Happy Boxing Day!

Happy Boxing Day!

American readers will be confused by those three words placed together in that sequence. Don’t be misled; Boxing Day is not a celebration of the most violent Olympic sport. To the British (and many countries formerly under British rule) Boxing Day falls on the day after Christmas, and is no more than a day for deep discounts at your favorite stores. Recently, responding to the resounding success of Cyber Monday in the U.S., British outfits have introduced a Cyber Boxing Day, which works out perfectly this year since Boxing Day happens to fall on a Monday anyway.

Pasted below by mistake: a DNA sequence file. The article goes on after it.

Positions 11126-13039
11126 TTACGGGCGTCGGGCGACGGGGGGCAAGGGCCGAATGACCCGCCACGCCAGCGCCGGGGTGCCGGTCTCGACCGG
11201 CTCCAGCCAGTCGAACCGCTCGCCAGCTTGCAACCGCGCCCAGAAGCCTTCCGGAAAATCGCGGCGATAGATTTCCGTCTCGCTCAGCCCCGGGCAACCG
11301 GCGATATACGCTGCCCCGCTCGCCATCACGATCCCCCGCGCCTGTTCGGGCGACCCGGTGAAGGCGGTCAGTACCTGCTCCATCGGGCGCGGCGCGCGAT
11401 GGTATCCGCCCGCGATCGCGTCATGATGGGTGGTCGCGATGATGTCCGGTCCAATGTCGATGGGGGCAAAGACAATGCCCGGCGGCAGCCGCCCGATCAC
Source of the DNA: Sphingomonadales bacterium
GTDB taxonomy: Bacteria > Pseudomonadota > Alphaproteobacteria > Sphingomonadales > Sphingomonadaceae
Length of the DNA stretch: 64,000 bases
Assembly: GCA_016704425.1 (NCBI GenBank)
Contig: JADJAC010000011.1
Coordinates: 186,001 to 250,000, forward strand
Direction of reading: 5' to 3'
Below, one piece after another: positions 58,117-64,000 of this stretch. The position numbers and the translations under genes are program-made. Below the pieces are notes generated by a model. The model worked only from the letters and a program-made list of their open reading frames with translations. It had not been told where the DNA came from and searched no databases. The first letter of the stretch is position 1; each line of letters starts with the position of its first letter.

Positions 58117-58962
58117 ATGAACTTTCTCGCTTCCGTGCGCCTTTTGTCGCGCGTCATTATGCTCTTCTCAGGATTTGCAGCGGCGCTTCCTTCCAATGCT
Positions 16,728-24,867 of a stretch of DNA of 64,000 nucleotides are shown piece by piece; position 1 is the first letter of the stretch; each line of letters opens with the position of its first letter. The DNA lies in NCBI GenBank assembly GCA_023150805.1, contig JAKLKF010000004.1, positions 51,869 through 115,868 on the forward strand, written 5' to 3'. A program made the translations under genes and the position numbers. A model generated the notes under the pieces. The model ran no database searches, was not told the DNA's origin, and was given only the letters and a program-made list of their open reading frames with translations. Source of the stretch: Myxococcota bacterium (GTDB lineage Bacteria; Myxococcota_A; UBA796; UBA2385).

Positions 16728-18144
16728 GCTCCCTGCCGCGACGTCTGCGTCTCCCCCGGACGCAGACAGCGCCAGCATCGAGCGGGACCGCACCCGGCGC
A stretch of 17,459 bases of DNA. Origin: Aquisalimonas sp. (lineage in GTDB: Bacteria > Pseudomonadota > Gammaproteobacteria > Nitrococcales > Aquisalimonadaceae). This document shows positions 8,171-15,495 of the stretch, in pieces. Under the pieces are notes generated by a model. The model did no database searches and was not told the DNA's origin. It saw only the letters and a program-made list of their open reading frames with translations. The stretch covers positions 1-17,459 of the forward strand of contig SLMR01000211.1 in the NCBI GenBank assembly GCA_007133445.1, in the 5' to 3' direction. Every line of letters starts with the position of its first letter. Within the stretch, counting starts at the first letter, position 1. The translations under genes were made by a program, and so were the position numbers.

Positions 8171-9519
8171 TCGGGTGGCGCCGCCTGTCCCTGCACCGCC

But the origins of Boxing Day are as a benevolent holiday, the day when a family’s or church’s Christmas box would be opened and its contents, food and gifts supposedly collected over the course of the year,  would be offered to the poor. The day is also known as St. Stephen’s Day, which receives notable mention in that smash-hit Boxing Day Carol, “Good King Wenceslas”:

Good King Wenceslas looked out
on the feast of Stephen
when the snow lay round about
deep and crisp and even.
Brightly shone the moon that night,
though the frost was cruel,
when a poor man came in sight
gathering winter fu-OO-el.

This King Wenceslas character is not British at all but in fact the patron saint of Czech statehood. His kindness renowned, and  until his assassination in 935 A.D.


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